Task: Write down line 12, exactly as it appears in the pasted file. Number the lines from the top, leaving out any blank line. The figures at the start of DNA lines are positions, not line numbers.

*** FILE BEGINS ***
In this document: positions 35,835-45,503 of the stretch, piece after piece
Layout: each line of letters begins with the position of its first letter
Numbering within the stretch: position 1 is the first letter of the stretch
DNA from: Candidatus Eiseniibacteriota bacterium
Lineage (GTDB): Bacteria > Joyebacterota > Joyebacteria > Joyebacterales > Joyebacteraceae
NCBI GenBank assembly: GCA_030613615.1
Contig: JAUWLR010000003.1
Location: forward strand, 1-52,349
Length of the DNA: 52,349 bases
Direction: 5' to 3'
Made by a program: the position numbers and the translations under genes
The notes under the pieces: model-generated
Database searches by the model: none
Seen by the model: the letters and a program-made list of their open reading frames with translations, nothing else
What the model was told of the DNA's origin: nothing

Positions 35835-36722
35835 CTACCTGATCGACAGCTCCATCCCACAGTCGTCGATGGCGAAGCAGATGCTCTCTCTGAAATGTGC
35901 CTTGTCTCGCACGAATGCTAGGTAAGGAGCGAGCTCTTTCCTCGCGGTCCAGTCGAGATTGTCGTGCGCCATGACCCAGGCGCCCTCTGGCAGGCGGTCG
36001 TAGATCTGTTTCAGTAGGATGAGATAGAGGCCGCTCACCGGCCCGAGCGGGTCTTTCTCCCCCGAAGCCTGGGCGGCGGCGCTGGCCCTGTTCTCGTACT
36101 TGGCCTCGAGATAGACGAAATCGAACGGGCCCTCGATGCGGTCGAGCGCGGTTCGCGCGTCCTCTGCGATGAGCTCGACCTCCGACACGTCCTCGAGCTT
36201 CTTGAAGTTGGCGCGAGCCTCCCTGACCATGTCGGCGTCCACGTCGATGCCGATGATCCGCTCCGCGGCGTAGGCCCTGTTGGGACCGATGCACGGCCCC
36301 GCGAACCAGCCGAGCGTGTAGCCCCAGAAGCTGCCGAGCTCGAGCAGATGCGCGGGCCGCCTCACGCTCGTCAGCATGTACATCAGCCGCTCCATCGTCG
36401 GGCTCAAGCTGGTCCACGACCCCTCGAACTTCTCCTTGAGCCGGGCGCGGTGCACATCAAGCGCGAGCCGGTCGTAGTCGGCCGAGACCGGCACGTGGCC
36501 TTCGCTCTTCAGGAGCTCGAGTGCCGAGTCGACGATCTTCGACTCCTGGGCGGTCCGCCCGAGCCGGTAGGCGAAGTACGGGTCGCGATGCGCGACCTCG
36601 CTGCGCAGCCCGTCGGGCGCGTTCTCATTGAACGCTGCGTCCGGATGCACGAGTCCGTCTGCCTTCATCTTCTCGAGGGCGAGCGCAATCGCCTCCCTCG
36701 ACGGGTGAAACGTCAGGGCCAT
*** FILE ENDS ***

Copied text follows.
The notes under the pieces: model-generated